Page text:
The Hong Kong Securities and Futures Commission and ASIC announced Tuesday (June 13) they signed a cooperation agreement that provides a framework to support and understand financial innovation in each economy.
According to a report covering the announcement, the agreement builds on the already close ties between ASIC and the SFC, as well as the Australia-Hong Kong trade and investment relationship more broadly. Hong Kong is already Australia’s seventh most important destination for services exports, valued at AUD$2.4 billion last year, and sixth largest source of services imports, valued at AUD$3 billion.
“Financial services are a major contributor to Hong Kong’s US$316 billion economy. The Cooperation Agreement is a significant boost for Australia’s burgeoning fintech sector and will ease entry into this important market for innovative Australian businesses,” said ASIC Commissioner Cathie Armour.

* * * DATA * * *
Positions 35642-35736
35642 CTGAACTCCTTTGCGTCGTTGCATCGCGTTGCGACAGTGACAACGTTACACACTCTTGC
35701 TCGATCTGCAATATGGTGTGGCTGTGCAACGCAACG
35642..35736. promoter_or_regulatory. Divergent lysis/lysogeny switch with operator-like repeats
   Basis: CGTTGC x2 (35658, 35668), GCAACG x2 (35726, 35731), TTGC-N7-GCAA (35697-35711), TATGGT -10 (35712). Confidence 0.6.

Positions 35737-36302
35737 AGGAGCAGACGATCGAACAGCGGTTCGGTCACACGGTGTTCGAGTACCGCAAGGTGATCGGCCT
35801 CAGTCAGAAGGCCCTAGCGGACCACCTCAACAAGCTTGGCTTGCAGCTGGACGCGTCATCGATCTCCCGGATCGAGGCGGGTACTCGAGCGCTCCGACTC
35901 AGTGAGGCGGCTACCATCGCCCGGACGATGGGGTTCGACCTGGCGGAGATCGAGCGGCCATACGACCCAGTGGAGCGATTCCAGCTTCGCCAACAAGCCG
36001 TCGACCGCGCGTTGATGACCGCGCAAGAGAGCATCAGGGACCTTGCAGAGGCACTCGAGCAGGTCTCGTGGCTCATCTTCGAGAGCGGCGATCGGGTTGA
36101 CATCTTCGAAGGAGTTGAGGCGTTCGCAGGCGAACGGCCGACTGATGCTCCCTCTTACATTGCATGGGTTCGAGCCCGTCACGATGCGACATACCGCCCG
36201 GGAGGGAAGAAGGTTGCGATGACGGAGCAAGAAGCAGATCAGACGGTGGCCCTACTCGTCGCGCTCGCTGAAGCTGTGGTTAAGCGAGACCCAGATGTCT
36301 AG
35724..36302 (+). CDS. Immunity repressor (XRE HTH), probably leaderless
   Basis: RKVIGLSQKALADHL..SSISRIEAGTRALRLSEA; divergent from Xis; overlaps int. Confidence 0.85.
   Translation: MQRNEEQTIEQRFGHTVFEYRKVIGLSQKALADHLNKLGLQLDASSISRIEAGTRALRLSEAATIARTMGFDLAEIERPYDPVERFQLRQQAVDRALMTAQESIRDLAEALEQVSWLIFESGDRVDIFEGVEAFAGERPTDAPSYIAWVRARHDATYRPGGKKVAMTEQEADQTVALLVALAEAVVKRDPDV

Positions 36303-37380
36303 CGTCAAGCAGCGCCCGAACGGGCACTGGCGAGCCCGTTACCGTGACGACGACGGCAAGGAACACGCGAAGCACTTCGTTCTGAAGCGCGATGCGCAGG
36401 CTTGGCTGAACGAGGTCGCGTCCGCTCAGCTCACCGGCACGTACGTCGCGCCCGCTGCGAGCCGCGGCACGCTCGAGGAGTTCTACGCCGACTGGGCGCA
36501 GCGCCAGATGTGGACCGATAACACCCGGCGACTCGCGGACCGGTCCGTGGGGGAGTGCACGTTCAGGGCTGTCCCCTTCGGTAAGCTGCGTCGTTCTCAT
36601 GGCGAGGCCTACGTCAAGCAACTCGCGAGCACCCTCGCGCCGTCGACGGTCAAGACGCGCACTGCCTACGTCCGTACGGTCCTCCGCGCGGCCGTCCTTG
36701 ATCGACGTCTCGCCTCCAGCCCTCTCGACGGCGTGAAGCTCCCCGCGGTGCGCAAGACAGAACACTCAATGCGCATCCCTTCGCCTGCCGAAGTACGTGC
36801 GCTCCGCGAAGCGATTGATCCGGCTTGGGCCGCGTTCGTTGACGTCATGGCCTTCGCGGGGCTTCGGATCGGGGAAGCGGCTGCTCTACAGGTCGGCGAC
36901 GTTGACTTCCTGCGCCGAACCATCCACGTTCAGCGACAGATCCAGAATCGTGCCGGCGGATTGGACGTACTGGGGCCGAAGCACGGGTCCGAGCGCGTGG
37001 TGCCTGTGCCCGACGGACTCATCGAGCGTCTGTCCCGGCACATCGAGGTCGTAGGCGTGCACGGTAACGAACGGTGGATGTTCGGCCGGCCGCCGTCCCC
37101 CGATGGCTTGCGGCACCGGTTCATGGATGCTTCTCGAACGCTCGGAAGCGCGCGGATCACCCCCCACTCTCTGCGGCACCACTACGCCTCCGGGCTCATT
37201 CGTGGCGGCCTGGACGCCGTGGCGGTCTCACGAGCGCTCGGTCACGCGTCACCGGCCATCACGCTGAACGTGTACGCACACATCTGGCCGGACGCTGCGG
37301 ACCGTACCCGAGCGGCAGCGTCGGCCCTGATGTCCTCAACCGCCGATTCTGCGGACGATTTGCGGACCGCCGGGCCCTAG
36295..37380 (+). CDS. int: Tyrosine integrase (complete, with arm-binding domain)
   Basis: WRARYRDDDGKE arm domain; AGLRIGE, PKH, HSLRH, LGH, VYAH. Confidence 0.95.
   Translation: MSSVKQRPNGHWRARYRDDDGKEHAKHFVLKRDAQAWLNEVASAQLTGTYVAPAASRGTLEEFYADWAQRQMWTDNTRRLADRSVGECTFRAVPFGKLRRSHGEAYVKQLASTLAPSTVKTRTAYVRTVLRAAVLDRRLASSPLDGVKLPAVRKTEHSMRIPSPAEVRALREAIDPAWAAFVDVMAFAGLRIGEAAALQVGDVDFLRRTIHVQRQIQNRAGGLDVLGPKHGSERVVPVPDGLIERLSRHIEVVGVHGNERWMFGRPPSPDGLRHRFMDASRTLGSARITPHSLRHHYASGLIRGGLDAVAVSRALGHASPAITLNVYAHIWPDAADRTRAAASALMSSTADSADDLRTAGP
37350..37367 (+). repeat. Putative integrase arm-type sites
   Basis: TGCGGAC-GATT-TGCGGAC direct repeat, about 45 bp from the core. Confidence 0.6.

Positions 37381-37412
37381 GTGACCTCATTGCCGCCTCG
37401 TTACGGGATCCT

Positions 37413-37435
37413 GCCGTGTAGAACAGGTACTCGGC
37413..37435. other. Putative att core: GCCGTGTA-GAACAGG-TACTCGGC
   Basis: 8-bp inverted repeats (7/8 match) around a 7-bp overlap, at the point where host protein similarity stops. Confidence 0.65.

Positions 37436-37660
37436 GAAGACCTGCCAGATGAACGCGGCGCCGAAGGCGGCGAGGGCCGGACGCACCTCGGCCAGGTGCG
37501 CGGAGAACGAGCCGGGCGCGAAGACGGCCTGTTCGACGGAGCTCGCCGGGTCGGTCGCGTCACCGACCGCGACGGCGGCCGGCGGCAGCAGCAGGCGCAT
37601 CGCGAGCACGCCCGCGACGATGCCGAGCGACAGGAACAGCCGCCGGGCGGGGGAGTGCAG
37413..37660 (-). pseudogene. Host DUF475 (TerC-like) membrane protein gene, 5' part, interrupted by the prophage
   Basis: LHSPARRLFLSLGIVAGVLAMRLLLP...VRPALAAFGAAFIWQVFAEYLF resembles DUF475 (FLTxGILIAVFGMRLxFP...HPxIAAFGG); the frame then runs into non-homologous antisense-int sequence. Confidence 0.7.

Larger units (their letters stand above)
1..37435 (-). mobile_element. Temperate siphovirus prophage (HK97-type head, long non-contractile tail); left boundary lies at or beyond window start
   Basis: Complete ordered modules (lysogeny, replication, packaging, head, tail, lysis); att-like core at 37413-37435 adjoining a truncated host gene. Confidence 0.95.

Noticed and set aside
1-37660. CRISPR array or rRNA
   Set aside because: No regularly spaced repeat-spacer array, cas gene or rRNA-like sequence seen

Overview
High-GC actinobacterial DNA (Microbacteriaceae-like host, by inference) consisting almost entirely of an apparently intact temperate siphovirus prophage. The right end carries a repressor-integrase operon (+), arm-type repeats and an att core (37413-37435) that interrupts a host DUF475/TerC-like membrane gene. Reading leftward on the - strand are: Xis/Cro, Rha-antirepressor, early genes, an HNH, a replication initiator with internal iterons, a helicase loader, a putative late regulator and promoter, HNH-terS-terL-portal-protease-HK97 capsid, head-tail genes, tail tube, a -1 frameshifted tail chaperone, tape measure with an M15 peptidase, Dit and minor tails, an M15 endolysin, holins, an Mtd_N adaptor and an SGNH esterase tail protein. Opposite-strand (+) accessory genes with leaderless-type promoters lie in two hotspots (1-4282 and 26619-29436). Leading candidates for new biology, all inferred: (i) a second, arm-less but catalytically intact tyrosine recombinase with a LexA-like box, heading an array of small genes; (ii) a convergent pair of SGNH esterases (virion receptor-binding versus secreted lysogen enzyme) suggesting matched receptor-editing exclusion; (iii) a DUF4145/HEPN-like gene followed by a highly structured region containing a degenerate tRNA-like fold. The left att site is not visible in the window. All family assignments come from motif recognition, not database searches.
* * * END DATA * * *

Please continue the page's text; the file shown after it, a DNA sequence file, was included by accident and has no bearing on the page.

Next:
The agreement will enable the SFC and ASIC to refer innovative fintech businesses to each other for advice and support via ASIC’s Innovation Hub and its Hong Kong equivalent, the SFC’s Fintech Contact Point. This means Australian fintech businesses wishing to operate in Hong Kong will now have a simple pathway for engaging with the SFC, and vice versa, the two said in the release. The agreement also provides a framework for information sharing between the two regulators. This will enable ASIC to keep abreast of regulatory and relevant economic or commercial developments in Hong Kong and to use this to inform Australia’s regulatory approach. This marks the fourth fintech referral agreement ASIC has entered into, following on agreements with the United Kingdom, Singapore and Ontario.
The regulators noted in the release the Innovation Hub provides the opportunity for entrepreneurs to understand how regulation might impact on them. It is also helping ASIC to monitor and understand fintech developments. ASIC collaborates closely with other regulators to understand developments, and to help entrepreneurs expand their target markets into other jurisdictions.